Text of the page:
Stratigraphic signatures of convergent orogenesis from the plate interior : studies from Tibet and the southern Rocky Mountains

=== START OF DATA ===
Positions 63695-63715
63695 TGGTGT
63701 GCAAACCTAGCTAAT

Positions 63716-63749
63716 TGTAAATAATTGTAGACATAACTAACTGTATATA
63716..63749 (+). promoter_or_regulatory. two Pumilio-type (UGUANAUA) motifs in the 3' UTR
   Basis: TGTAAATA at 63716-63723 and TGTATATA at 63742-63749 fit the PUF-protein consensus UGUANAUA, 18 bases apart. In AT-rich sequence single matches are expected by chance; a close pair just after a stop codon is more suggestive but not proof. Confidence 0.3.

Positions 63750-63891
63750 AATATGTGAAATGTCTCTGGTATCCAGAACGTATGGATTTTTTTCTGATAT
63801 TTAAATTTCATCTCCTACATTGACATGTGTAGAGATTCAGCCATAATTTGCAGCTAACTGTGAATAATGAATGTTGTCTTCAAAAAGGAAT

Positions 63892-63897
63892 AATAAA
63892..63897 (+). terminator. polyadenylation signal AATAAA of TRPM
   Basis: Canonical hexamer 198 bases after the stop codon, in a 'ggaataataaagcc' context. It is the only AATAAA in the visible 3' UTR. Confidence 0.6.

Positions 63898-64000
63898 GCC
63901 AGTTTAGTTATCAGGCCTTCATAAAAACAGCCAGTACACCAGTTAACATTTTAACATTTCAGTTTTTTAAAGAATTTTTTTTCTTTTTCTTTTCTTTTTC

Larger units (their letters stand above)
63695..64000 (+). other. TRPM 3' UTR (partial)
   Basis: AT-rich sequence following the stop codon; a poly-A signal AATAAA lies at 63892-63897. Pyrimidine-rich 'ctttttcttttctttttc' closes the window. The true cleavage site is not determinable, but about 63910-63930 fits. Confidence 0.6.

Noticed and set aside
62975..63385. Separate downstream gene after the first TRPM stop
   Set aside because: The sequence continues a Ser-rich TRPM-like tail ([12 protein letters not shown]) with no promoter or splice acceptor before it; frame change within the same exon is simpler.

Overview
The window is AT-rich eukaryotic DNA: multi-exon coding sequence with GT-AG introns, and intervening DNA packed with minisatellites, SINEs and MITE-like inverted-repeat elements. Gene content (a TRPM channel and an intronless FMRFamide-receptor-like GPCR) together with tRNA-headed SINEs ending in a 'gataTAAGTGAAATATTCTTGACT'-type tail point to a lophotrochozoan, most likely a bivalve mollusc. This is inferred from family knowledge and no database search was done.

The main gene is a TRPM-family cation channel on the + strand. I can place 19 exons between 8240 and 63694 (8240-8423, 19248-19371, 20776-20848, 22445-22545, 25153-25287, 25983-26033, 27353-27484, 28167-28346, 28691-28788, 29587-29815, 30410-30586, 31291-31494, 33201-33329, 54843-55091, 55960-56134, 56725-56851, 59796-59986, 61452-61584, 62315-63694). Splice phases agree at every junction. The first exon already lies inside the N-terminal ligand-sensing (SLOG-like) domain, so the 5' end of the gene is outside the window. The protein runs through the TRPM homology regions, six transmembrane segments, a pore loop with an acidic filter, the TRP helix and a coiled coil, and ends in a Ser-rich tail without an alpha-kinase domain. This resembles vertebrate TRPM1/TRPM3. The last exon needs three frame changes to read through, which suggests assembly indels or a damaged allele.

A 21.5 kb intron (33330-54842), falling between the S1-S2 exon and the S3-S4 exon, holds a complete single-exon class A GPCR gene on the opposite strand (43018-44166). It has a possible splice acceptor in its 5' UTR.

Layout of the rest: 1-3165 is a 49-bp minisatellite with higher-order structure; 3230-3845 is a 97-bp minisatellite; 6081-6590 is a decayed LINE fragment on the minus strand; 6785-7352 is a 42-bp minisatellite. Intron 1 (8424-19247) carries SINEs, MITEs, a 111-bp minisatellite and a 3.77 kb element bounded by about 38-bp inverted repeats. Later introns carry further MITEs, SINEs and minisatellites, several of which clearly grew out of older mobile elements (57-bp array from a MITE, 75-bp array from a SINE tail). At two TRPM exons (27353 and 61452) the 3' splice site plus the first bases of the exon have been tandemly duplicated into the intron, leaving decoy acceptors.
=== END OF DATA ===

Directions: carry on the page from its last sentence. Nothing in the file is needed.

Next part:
Fundamental questions remain in geology regarding the growth and development of the continental landscape. The existence of major mountain belts and high plateaus in the plate interior, over a thousand kilometers from a plate boundary, requires a complex combination of tectonic and climatic pre-conditions combined with inherited structures, active tectonics, geodynamic processes, and climatic feedback. Through these studies of the basin records of orogenesis in the Qaidam basin of northern Tibet and the southern Rocky Mountain basins of North America, we provide new constraints on the timing of deformation, the development of proximal basins, and the evolution of continental-scale drainage patterns in two of the most prominent modern mountain belts. Three studies are presented in this dissertation, each investigating a different aspect of continental plate-interior basin development. In Chapter 2, the Cenozoic sedimentary record from the Qaidam basin is investigated through a sedimentological and multi-proxy provenance study. Provenance and stratigraphic analysis reveals syn-collisional exhumation of the Eastern Kunlun Shan and Qilian Shan, marking the early establishment of the borders of the Tibetan plateau. Chapter 3 investigates the record of easternmost Laramide deformation in the southern Rocky Mountains. Detrital zircon U-Pb geochronology of Cretaceous through Eocene sedimentary units in the Raton basin provides new constraints on the uplift and exhumation of the Sangre de Cristo range, revealing initial exhumation of Laramide basement material in the Campanian, the formation of a drainage divide within the Sangre de Cristo range by the Paleocene, and continued exhumation through the Eocene. The final study (Chapter 4) looks at regional patterns of uplift, exhumation, and drainage reorganization during the latest Cretaceous through Eocene in the southern Rocky Mountains. Initial Laramide-style deformation introduced basement material into the basins while maintaining integrated basins, while continued exhumation throughout the Paleogene resulted in partitioning of basins into more localized depocenters. Provenance analysis of strata from the San Juan, Galisteo-El Rito, and Raton basins reveals new depositional ages, as well as patterns of basin filling and drainage integration during Laramide thrusting, pluton emplacement in the San Juan mountains, and the transition to south-directed continental drainage systems that terminate in the Gulf of Mexico. Together, these studies provide a framework for understanding the co-evolution of sedimentary basins and mountain belts in the plate interior based on the recognition of initial deformation, continued exhumation and drainage integration, and partitioning of basins due to the formation of topographic barriers.